It was once we got onto the old Bekesbourne Circular route that things got really scenic, however. Wickhambreaux in particular is picture-perfect. One half expects Elizabeth Bennet to come striding out of one of the houses on its village green. Instead the Rolls belonged to someone from the Great British Bake-Off who I had never heard of, who was drinking outside the pub.

    A nice lunch here in the garden under blue skies and after a chat with the staff at the strawberry (and, it turned out, raspberry) farm, it seemed a shame not to stop for "refreshies" at the Red Lion in idyllic Stodmarsh too. "I was just saying I was a bit bored" said the girl behind the door when a gaggle of customers suddenly materialised. The walk directions say this pub "has a pleasant garden full of chirping birds". They are still there. The noise was deafening.

    Towards Fordwich we found a bluebell wood with plenty still out - a nice surprise. I heard a reed warbler scolding away in the Stour reed beds. The somewhat blokey Fordwich Arms laughed when asked for tea but produced pots and dainty China cups. We drank it in their lovely riverside garden.

    Some left us here to get the train from Sturry: the rest of us set out to follow the Stour Valley Walk into Canterbury. This is a confident path on the map but more timid in reality: a squeeze through sometimes gloomy trees and shrubs which blocked out the evening sun. Towards the city the path gets lost in a maze of paths and mountain bike tracks: waymarks dried up here. It seemed longer than 4km to me, but eventually we were safe and sound in the Parrot in Canterbury having dinner. As we walked to the station for the 8.25, swifts screamed overhead.

Sun, 18-Dec-16 : Sunday walk 2 Sturry Circular 4
Mr M Tiger
Mr M Tiger
Sturry Circular SWC walk 121 (variant)
8.4 miles, 13.5 km
Difficulty 2 out of 10:
A beautiful walk through a quiet corner of Kent, visiting a series of ancient villages, each with its own ancient pub and church. Mostly flat, with a few gentle hills, and some good views. Some of the woodland bridleways can be muddy in winter but the walk also has many dry sections on quiet tarmac lanes and tracks.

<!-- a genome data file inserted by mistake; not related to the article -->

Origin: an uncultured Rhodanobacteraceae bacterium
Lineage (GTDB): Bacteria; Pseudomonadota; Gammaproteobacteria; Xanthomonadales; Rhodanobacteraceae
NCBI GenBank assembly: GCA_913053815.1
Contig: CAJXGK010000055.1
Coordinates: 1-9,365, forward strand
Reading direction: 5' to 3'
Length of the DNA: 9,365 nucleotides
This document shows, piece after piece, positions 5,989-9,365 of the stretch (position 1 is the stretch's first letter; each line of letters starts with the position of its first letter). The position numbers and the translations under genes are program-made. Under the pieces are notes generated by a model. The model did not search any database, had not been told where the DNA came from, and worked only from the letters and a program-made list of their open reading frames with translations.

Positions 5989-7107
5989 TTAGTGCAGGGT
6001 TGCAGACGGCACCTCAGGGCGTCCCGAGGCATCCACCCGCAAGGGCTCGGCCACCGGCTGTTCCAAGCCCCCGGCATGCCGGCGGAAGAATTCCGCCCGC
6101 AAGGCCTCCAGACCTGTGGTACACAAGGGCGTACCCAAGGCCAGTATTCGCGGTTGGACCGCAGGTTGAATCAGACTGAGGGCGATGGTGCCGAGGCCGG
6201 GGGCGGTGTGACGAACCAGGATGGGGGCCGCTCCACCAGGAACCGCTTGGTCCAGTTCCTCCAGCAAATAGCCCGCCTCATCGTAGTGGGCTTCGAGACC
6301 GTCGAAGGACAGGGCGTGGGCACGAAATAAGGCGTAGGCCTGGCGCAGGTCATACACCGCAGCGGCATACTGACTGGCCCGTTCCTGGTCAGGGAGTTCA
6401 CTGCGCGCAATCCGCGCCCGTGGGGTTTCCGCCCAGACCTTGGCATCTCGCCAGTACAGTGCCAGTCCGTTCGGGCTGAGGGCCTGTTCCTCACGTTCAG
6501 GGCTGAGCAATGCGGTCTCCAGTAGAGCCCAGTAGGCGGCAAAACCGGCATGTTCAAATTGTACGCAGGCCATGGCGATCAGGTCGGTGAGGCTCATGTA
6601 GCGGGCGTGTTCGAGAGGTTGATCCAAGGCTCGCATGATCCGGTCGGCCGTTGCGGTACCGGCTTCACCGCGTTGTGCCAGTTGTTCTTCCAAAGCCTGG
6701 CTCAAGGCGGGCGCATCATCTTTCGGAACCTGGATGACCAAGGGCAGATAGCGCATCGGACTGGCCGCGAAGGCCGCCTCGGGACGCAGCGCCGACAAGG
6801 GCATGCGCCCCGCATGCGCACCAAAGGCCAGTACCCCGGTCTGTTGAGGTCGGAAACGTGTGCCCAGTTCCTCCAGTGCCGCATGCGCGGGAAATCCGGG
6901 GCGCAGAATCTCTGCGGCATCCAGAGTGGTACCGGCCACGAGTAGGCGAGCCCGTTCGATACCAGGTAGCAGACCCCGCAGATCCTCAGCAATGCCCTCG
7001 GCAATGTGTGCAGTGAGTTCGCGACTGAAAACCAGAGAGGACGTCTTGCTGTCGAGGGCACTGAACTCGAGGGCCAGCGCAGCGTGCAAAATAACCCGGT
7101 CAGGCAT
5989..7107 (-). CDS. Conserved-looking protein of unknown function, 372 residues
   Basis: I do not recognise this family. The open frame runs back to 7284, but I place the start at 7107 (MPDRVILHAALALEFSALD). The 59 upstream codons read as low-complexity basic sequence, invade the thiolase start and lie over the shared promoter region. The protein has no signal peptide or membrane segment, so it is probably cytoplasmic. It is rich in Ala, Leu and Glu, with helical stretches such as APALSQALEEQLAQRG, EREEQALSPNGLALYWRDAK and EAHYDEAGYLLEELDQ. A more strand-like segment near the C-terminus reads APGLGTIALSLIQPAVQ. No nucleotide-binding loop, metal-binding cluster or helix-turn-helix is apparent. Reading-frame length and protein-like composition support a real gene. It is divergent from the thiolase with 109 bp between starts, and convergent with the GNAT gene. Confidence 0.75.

Either....take the High Speed HS1 Dover Priory train from St Pancras at 09:37 (Stratford International 9:44) changing at Ashford for the Ramsgate train (arr 10:14 dep 10:32 platform 5). Arrive Sturry at 10:55.
Or.....take the same Ramsgate train from Victoria (note change of terminus) at 09:12, direct to Sturry (calls Bromley South 9:30, Orpington 9.37, etc). This is the cheaper option.
Trains return at xx:37 direct to Victoria (cheapest - journey time: 1hr:51). Or change at Ashford for the HS1 back to St Pancras (costs more - journey time: 1hr:18).
Get a return to Sturry.
The first pub reached is the (untried) Anchor Inn, Littlebourne (01227 721 207), 5 km (3.1 miles) into the walk.
Next is the recommended Rose Inn on Wickhambreaux's village green (01227 721 763), 6.4 km (4 miles) into the walk - worth ringing to book.
There's also the Duke William in Ickham (01227 721 308), another pretty and ancient village. Just off the walk route on a diversion that adds 1.3 km (0.8 miles) to the walk length – directions given at the end of the main walk text. A pleasant pub with an interesting and not over-priced menu.
With Xmas being so close, pubs may be busy today. You might want to pack a snack or two just in case there's any problem.
The Fordwich Arms, King Street, Fordwich (01227 710 444), 12.6km (7.8 miles) into the walk, has a rear balcony and garden overlooking the River Stour. Serves tea in proper pots.
There's also the George and Dragon, 100 metres down the road from the Fordwich Arms. It serves food all afternoon and has a pleasant garden.
Walk Directions here
  • Anonymous

    Planning to travel from Charing Cross.

  • 16-Dec-16

    Southeastern have sneakily switched the Ramsgate trains to run to and from Victoria this Sunday, not Charing Cross and London Bridge. I've updated the walk post above.

  • 18-Dec-16

    Just the fab 4 on this walk, (I was Ringo again!). This walk should be (re)branded the

    "pints and prayers" walk as you pass through a series of lovely villages each with a church and an excellent pub. We stopped to visit the church in Littlebourne just as the morning service was finishing and enjoyed a cuppa and chat with the friendly parishoners.